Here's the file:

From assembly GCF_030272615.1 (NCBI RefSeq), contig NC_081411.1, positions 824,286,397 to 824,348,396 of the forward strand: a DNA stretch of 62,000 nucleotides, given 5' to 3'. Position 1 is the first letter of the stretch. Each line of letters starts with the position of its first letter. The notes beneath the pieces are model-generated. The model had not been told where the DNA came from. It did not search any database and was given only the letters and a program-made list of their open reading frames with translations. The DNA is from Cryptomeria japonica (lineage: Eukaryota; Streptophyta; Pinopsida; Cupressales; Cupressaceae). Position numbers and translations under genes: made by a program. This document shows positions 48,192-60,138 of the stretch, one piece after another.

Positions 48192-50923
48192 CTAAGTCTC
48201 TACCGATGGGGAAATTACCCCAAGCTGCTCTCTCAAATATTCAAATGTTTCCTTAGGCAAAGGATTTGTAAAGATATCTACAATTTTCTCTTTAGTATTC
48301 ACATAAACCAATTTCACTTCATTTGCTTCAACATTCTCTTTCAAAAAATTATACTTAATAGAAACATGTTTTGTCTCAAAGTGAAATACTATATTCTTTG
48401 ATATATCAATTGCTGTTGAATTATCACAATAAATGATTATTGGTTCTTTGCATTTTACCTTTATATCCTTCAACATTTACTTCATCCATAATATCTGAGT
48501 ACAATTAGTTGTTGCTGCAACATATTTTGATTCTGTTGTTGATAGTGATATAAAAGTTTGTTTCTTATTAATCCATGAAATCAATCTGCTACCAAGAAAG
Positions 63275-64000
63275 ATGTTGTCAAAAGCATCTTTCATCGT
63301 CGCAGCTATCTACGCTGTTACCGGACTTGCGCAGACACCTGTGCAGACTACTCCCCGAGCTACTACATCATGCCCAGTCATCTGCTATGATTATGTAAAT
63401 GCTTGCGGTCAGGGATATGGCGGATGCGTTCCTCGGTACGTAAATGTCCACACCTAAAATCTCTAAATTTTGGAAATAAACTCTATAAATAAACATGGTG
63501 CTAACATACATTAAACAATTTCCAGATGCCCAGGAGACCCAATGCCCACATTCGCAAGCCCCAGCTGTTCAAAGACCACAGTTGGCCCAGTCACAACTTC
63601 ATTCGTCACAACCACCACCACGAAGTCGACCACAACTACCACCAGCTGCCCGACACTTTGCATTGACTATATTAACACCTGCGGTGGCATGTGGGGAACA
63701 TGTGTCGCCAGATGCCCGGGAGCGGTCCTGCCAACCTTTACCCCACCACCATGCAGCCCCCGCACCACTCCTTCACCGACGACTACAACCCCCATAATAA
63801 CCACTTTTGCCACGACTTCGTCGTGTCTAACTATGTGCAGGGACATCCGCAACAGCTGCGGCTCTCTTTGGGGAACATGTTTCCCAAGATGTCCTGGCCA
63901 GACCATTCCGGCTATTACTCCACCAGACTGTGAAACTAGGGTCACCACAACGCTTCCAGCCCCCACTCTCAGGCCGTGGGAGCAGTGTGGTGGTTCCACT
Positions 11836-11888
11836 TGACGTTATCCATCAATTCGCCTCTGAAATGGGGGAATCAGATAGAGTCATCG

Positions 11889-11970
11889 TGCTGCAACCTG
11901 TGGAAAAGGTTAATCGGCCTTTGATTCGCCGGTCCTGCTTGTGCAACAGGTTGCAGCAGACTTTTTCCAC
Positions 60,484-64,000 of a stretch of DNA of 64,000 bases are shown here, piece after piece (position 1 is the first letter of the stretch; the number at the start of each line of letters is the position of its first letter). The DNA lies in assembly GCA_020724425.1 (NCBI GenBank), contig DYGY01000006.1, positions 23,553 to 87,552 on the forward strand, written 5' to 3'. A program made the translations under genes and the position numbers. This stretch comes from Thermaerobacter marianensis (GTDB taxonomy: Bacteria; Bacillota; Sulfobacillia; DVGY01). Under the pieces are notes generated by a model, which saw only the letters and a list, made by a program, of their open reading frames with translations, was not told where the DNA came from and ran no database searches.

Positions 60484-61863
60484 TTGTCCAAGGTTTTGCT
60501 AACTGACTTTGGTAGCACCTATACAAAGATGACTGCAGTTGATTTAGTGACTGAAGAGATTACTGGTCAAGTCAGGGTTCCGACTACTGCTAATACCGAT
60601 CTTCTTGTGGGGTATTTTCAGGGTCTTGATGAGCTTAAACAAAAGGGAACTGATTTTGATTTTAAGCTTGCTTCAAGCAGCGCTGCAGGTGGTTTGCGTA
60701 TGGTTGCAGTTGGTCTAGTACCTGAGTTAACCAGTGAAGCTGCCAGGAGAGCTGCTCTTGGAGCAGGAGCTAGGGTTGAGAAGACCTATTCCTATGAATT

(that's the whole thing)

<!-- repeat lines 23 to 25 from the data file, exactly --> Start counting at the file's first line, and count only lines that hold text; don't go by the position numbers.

Positions 60484-61863
60484 TTGTCCAAGGTTTTGCT
60501 AACTGACTTTGGTAGCACCTATACAAAGATGACTGCAGTTGATTTAGTGACTGAAGAGATTACTGGTCAAGTCAGGGTTCCGACTACTGCTAATACCGAT